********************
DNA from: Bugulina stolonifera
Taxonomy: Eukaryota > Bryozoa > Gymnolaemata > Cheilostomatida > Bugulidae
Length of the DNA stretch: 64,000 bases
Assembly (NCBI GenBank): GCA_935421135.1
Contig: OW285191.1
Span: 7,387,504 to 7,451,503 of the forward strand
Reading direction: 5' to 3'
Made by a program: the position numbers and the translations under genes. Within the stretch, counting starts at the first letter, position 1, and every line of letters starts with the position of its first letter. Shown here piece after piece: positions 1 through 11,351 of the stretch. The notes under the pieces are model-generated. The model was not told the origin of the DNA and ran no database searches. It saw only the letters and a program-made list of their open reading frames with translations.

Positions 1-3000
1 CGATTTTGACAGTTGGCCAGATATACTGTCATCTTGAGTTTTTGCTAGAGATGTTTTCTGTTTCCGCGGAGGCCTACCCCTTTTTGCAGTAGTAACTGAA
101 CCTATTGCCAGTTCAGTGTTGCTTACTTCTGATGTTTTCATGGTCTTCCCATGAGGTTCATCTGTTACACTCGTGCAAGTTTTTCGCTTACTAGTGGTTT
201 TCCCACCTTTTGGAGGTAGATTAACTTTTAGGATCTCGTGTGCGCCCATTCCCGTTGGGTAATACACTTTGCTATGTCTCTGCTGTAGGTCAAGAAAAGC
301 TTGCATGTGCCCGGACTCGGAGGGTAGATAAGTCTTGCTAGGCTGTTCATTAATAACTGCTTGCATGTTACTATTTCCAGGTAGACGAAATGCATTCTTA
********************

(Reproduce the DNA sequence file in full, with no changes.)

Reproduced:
DNA from: Bugulina stolonifera
Taxonomy: Eukaryota > Bryozoa > Gymnolaemata > Cheilostomatida > Bugulidae
Length of the DNA stretch: 64,000 bases
Assembly (NCBI GenBank): GCA_935421135.1
Contig: OW285191.1
Span: 7,387,504 to 7,451,503 of the forward strand
Reading direction: 5' to 3'
Made by a program: the position numbers and the translations under genes. Within the stretch, counting starts at the first letter, position 1, and every line of letters starts with the position of its first letter. Shown here piece after piece: positions 1 through 11,351 of the stretch. The notes under the pieces are model-generated. The model was not told the origin of the DNA and ran no database searches. It saw only the letters and a program-made list of their open reading frames with translations.

Positions 1-3000
1 CGATTTTGACAGTTGGCCAGATATACTGTCATCTTGAGTTTTTGCTAGAGATGTTTTCTGTTTCCGCGGAGGCCTACCCCTTTTTGCAGTAGTAACTGAA
101 CCTATTGCCAGTTCAGTGTTGCTTACTTCTGATGTTTTCATGGTCTTCCCATGAGGTTCATCTGTTACACTCGTGCAAGTTTTTCGCTTACTAGTGGTTT
201 TCCCACCTTTTGGAGGTAGATTAACTTTTAGGATCTCGTGTGCGCCCATTCCCGTTGGGTAATACACTTTGCTATGTCTCTGCTGTAGGTCAAGAAAAGC
301 TTGCATGTGCCCGGACTCGGAGGGTAGATAAGTCTTGCTAGGCTGTTCATTAATAACTGCTTGCATGTTACTATTTCCAGGTAGACGAAATGCATTCTTA